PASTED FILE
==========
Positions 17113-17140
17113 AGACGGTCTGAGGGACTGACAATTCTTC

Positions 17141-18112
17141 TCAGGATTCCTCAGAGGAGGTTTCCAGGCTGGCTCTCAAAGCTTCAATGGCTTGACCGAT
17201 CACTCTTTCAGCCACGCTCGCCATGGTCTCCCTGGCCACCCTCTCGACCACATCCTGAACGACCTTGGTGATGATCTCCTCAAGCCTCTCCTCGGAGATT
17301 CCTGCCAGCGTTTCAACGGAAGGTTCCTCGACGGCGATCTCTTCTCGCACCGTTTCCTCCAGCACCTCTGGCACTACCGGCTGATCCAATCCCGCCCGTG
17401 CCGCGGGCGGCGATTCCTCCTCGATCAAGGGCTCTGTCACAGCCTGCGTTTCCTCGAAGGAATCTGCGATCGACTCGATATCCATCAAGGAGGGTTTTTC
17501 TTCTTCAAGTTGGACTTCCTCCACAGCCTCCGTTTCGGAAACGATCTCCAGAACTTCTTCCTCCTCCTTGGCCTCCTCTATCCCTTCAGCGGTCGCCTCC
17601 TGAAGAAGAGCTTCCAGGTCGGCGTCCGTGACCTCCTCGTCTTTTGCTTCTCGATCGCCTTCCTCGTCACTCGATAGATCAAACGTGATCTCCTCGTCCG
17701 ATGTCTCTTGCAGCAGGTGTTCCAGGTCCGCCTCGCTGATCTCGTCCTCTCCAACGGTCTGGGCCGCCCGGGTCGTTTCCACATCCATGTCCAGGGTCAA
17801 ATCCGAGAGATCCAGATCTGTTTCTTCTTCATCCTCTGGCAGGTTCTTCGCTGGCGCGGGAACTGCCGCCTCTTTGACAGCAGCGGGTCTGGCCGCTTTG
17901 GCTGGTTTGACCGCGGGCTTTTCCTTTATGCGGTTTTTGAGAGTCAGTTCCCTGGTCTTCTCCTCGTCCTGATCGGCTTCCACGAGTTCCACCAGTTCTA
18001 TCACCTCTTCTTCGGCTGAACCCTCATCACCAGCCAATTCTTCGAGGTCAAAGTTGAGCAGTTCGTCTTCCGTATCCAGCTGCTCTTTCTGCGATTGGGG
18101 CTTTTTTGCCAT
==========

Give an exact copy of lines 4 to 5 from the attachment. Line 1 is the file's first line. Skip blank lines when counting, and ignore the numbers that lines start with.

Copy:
17141 TCAGGATTCCTCAGAGGAGGTTTCCAGGCTGGCTCTCAAAGCTTCAATGGCTTGACCGAT
17201 CACTCTTTCAGCCACGCTCGCCATGGTCTCCCTGGCCACCCTCTCGACCACATCCTGAACGACCTTGGTGATGATCTCCTCAAGCCTCTCCTCGGAGATT